By Alexandra Nightingale, Intellectual Property Watch| July 21, 2016
The tobacco industry’s global efforts to use bilateral and multilateral agreements to challenge the spread of tobacco control measures such as trademark-minimising plain packages were dealt a significant blow last week when the World Bank dispute settlement body dismissed a case brought by Philip Morris against the government of Uruguay.
The decision is seen a landmark for those who view the company as using test cases to continually challenge and delay public health protection measures and discourage other countries, particularly those with fewer resources, from strengthening their health regulations. Additionally, the case reasserted that trademarks are subject to government regulations and also illustrated the role that international organisations and actors can play in support of national governments defending their health measures.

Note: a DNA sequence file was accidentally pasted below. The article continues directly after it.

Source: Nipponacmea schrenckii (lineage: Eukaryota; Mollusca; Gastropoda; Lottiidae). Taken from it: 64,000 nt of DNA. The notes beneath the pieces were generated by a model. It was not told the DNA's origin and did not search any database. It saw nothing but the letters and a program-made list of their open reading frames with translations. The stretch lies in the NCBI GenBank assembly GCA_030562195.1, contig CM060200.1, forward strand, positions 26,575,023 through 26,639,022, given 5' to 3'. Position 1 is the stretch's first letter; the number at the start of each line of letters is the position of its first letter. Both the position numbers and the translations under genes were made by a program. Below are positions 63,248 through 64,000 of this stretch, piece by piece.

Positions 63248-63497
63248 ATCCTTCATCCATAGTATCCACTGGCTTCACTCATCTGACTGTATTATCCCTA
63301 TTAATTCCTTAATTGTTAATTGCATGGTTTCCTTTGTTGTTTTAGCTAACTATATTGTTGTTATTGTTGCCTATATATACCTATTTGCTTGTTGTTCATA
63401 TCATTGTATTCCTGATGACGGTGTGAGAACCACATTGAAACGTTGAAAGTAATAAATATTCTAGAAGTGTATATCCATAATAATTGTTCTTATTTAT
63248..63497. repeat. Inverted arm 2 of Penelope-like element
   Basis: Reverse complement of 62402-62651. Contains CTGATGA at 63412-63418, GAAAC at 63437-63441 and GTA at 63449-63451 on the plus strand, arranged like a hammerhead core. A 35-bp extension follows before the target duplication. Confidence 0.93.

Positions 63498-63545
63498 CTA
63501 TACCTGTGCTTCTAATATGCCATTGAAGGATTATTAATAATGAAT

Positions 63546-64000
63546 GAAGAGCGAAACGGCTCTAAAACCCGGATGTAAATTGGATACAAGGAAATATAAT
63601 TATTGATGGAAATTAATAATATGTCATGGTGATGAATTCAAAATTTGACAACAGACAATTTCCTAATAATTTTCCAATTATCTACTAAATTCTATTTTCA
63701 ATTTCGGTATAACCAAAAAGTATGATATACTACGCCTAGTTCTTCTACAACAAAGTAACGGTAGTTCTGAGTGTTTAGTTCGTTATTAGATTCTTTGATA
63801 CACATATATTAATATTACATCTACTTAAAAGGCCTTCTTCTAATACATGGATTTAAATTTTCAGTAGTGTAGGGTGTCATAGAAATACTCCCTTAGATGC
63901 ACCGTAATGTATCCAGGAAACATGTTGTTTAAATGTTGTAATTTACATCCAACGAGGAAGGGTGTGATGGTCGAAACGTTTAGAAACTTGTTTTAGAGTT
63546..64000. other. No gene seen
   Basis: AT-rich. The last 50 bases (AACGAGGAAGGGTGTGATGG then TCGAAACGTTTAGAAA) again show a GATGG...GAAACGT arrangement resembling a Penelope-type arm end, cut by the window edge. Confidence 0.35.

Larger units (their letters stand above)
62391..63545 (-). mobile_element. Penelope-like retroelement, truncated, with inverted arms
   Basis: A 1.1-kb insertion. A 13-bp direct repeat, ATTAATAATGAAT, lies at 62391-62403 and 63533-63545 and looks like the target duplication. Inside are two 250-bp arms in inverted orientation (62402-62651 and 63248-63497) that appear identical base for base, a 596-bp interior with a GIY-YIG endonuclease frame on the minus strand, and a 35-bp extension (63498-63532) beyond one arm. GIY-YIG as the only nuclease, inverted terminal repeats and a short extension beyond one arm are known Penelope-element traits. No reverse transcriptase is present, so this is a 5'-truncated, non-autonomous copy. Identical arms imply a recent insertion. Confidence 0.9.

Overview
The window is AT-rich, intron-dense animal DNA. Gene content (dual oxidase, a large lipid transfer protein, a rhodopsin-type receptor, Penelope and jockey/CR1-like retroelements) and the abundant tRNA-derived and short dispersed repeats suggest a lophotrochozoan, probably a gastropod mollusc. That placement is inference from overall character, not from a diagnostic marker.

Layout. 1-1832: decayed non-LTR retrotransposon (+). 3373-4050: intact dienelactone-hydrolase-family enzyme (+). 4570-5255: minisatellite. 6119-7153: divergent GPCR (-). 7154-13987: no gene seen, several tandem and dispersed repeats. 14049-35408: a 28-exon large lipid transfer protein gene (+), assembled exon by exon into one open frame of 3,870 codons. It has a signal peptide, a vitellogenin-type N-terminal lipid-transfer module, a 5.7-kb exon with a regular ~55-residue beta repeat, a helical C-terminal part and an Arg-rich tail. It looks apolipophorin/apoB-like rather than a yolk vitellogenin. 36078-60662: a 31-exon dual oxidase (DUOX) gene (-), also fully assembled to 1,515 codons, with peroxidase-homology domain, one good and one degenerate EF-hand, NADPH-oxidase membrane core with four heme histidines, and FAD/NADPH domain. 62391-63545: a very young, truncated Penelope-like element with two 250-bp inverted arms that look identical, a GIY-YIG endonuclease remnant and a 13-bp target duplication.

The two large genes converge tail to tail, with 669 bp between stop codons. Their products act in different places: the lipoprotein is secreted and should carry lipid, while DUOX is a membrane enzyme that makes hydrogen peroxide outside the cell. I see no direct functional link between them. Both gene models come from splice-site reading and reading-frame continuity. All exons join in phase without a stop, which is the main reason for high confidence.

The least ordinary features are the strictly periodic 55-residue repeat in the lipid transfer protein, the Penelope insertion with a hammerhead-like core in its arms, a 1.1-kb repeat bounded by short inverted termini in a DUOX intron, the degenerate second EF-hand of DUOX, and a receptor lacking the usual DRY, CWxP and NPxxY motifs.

Facts & Arguments
Philip Morris initiated legal proceedings through its Swiss subsidiary against Uruguay at the World Bank’s International Centre for Settlement of Investment Disputes (ICSID) early in 2010. Among many firsts, this was the first time a tobacco group challenged a state in front of an international court and the first investment arbitration concerning tobacco control.
ICSID aims to support voluntary conciliation and arbitration of international investment disputes upon consent of both the investor and state. Once such consent is given, it cannot be withdrawn unilaterally and it becomes a binding undertaking. Independent arbitrators and conciliators appointed to each case hear the evidence and determine the outcome of the dispute.
Philip Morris claimed that the health measures imposed by the Uruguayan Public Health Ministry infringed on its intellectual property rights and breached Uruguay’s obligation under the bilateral investment treaty (BIT) between itself and Switzerland.
The case and related documents can be found here.
Two specific measures were contested. The first was the Single Presentation Requirement introduced by the Uruguayan Public Health Ministry in 2008, where tobacco manufacturers could no longer sell multiple varieties of a brand. In having to pull 7 out of its 12 products, Philip Morris alleged that only being able to market one variety substantially affected its company value.